Specific learning disabilities [SLD] is a general term used to describe a range of unexpected learning difficulties that are significantly interfering with an individual's academic or work performance or other activities of daily life.

People with SLD may struggle with listening, thinking, speaking, reading, hand-writing, written language, spelling and/or maths.

Specific learning disabilities are NOT caused by:

  • Intellectual disability
  • Deficit in the sense organs
  • Environmental and emotional deprivation
  • Other disabilities

Dyslexia is the most commonly known specific learning disability (SLD) but there are others that can have a dramatic impact on a person’s capacity to learn. SPELD NZ also works with children and adults struggling with dysgraphia, dyscalculia, dyspraxia and ADHD.


Simply put, dyslexia is a specific learning disability that makes it far harder to learn to read, write or do number work. It is a processing difficulty that makes achieving success in literacy and numeracy a real challenge.


Developmental dyspraxia primarily affects motor function, particularly the gaining of new skills and the carrying out of those already learned.


Chances are, you’ve not heard much about dysgraphia. If your child has trouble expressing his/herself in writing, despite plenty of practice and corrective feedback, you may want to.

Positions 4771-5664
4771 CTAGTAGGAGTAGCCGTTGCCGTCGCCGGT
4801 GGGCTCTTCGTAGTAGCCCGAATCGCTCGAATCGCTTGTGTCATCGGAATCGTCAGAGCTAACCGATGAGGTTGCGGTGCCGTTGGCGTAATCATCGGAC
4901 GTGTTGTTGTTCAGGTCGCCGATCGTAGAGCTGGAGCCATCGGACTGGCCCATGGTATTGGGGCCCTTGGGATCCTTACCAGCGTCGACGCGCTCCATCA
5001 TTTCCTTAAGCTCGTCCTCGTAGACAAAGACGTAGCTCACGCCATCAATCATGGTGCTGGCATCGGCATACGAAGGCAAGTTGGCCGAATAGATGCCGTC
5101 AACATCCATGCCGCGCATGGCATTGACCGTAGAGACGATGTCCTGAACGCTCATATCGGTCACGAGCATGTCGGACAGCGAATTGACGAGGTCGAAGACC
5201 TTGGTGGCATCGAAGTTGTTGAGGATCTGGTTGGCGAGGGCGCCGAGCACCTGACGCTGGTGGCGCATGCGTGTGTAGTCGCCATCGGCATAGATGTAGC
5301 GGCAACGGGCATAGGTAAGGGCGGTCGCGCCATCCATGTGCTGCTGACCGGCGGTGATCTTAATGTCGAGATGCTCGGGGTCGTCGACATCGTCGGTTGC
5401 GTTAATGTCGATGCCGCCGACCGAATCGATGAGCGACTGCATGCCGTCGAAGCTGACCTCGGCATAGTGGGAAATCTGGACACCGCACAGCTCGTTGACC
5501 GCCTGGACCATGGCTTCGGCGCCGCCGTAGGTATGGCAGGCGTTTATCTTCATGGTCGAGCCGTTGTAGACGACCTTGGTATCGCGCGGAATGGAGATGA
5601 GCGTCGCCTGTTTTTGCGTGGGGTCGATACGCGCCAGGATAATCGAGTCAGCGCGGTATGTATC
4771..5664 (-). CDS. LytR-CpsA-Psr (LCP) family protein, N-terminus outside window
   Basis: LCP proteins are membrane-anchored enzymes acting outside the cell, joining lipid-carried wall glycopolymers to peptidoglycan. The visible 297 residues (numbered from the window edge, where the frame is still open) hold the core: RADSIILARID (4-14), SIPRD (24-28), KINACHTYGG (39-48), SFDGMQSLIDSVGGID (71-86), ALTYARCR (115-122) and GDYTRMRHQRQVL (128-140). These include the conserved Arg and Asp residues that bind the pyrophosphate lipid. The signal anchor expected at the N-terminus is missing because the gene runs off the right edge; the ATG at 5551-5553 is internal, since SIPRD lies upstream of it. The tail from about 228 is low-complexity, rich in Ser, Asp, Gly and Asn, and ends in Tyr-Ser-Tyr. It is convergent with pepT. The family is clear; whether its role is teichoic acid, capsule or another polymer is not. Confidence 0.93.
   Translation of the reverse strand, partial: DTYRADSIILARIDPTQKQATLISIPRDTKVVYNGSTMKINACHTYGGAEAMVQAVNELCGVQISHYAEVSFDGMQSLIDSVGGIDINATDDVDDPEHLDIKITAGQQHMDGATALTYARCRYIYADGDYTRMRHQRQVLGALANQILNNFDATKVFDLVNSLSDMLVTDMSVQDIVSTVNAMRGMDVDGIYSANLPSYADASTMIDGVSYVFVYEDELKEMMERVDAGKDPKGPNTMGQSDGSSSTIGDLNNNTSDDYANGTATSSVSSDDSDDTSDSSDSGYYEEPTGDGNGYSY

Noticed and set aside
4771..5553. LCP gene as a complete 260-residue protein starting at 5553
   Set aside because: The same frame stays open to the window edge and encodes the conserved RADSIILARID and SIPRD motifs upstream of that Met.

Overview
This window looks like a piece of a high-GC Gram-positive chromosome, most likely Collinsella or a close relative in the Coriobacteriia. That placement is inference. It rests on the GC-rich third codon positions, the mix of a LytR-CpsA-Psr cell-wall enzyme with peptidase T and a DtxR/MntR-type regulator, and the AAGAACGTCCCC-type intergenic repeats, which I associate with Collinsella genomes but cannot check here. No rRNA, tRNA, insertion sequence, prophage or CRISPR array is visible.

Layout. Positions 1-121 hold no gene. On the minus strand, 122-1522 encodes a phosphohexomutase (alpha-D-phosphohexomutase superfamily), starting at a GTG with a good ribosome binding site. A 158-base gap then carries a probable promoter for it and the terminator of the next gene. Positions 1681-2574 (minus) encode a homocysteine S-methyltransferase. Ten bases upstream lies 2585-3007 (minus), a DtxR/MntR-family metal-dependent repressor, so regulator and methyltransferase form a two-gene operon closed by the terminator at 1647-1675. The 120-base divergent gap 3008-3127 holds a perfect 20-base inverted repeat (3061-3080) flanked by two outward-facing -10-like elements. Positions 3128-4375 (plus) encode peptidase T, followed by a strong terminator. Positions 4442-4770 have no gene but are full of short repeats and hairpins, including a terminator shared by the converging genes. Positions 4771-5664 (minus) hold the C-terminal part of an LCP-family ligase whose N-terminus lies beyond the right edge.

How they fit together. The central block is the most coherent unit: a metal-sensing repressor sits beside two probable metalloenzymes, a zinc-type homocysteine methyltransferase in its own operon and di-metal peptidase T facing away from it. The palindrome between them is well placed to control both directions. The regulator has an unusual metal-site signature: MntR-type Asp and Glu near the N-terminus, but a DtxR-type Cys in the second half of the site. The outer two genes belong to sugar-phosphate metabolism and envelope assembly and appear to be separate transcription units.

It’s been described as the number one cause of maths weakness that you’ve never heard of. Dyscalculia is a specific learning disability that affects around 6 percent of the population.


An estimated one in 20 New Zealanders have Attention Deficit Hyperactivity Disorder, yet it’s poorly understood and frequently remains undiagnosed, causing distress in family, school, work and social situations.

Personal Stories

Many of our clients have overcome years of struggle with reading and writing, and in the process, have discovered a love of learning!

Outside the Square

What’s it like to discover that you have ADHD as an adult? Simon Herbst shares his journey.

Doing a PHD with Dyslexia

Know how your brain functions, and what makes it click. That’s the advice of Dr Kyle Whitfield who once floundered with dyslexia at school.

Deciphering Me

For Summer Riley, a diagnostic assessment lifted a huge emotional toll and enables access to extra support at university.

I’ve Been There

As a child, Joan Rusden knew she wanted to be a SPELD teacher, supporting dyslexic learners like herself.